Friday, December 31, 2010

end of year extras

I think I managed to blog about the significant events in our family this year. By "significant events", I mean those occasions where I thought about them enough to bring my camera along.

Sometimes I just didn't get enough good photos to post here, or in sitting down to write I realized that I just didn't have much to say. So there are some things we did and some photos I took that I didn't mention yet, and here are a few of those. Mainly, I just liked these particular photos from 2010 for some reason and thought that they were worthy of sharing.
A visit to a miniature train museum:

A tour of the Jelly Belly Factory. Those Ronald Reagan pictures were made entirely of beans. I considered buying one for my friend Trish, who I know would find a place of honor to display them in her home. Sadly, they weren't for sale.

A visit to a renovated small children's park and zoo while Oma and Opa were visiting.

And a surprising, extra-strange thing I noticed when looking through the photos from that day. See the woman with the baby in the background behind Kate? I know her, I've known her for years, yet for the life of me I do not think I noticed her that day and I don't think she noticed us either.

Erin talking with her girl scout leader at their end of year meeting last June:

I take a lot of pictures of the girls on rides, but I don't know why. They almost always turn out terribly, but here is a cute one from a small ride at a street fair we attended over the summer.

Kate and her buddy Jake at school, looking like they're out to make trouble for someone, and they often do.

Relaxing at Uncle Jeff's after swimming.

Kate trying to dodge my camera.

Playing with cousin Tim at home. Another great look for Allison.

And finally, making Christmas cookies with grandma and Uncle Jeff the weekend before we went to Hawaii. Always a favorite activity.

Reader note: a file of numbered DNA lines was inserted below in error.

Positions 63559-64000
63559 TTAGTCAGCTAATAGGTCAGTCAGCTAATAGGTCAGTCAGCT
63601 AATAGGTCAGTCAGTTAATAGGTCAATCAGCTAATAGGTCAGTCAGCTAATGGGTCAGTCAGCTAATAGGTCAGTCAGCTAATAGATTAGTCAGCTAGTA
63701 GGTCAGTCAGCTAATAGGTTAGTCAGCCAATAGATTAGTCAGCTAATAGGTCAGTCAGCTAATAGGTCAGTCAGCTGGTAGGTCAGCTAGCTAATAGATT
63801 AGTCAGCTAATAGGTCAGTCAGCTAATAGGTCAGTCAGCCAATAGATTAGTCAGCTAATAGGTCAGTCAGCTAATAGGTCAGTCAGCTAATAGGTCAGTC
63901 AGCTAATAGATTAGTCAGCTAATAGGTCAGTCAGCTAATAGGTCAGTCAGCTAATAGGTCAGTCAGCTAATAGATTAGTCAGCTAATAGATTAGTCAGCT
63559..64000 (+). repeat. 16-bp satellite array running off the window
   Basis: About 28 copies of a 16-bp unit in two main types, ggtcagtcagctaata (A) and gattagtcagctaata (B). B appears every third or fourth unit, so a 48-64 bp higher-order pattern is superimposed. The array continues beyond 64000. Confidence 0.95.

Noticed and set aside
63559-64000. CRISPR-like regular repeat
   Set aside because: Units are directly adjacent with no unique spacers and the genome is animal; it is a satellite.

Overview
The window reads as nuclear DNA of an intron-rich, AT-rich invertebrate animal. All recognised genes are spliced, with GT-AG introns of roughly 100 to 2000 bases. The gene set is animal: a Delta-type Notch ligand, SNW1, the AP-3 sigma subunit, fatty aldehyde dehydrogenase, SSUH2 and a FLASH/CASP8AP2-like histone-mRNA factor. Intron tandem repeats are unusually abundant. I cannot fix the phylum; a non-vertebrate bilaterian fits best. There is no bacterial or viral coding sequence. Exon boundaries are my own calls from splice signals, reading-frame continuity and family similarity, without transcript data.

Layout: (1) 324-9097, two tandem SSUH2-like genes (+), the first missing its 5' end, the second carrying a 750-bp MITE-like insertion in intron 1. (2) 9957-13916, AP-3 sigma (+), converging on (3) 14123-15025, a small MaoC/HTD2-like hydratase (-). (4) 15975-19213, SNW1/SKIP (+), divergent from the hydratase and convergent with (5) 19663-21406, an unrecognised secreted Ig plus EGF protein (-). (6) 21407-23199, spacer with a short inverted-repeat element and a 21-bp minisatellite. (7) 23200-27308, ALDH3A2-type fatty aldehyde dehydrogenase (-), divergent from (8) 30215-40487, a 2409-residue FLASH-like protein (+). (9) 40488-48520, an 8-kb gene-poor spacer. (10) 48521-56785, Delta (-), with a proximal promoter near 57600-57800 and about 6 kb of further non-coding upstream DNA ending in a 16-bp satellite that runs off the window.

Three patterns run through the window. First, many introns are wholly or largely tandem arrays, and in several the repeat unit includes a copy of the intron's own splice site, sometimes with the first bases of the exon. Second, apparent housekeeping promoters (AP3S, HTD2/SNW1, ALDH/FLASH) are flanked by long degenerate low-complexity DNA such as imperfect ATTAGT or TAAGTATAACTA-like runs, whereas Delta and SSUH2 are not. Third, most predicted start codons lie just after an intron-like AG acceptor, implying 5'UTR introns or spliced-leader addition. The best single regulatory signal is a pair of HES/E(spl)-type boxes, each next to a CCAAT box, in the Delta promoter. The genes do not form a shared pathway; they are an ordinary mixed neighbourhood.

And with that I feel ready to move on to the new year.

Tuesday, December 28, 2010

hawaii 2.0

We spent the first week of the kids' winter break with John's entire extended family in Kona, on the big island of Hawaii. We stayed at Kona Village, the same place we visited in 2006. John's mom and dad used to visit there at least every other year. I think Dora said this was her 11th stay there. She and Jim visited the other islands too over the years, but nothing they found compared to Kona. John and Jeff and Sue have each been there a number of times as well. I suppose it's the unofficial fergy-19's Hawaiian destination.

It's an amazing place. Each couple or family stays in an individual Hale. There are some along the beaches, some back in the forest, some near the ponds on the property. There are no locks on the doors.

The twins stayed with us in one Hale,

Erin stayed with Grandma in another. The older cousins had Hales for themselves, Sue and Derik and their 3 little girls were in a large one with two rooms.

Everyone eats breakfast and lunch outside on patios adjacent to the beach with a gigantic buffet,

and dinner is outside where we have a choice of two different patio areas also adjacent to the Kona village beach. Life is pretty rough.

We arrived at lunch time on sunday the 19th and as soon as we finished eating the girls wanted to go swimming. The kids' pool area has a large shallow wading pool with a waterfall and a deeper large swimming pool next to it.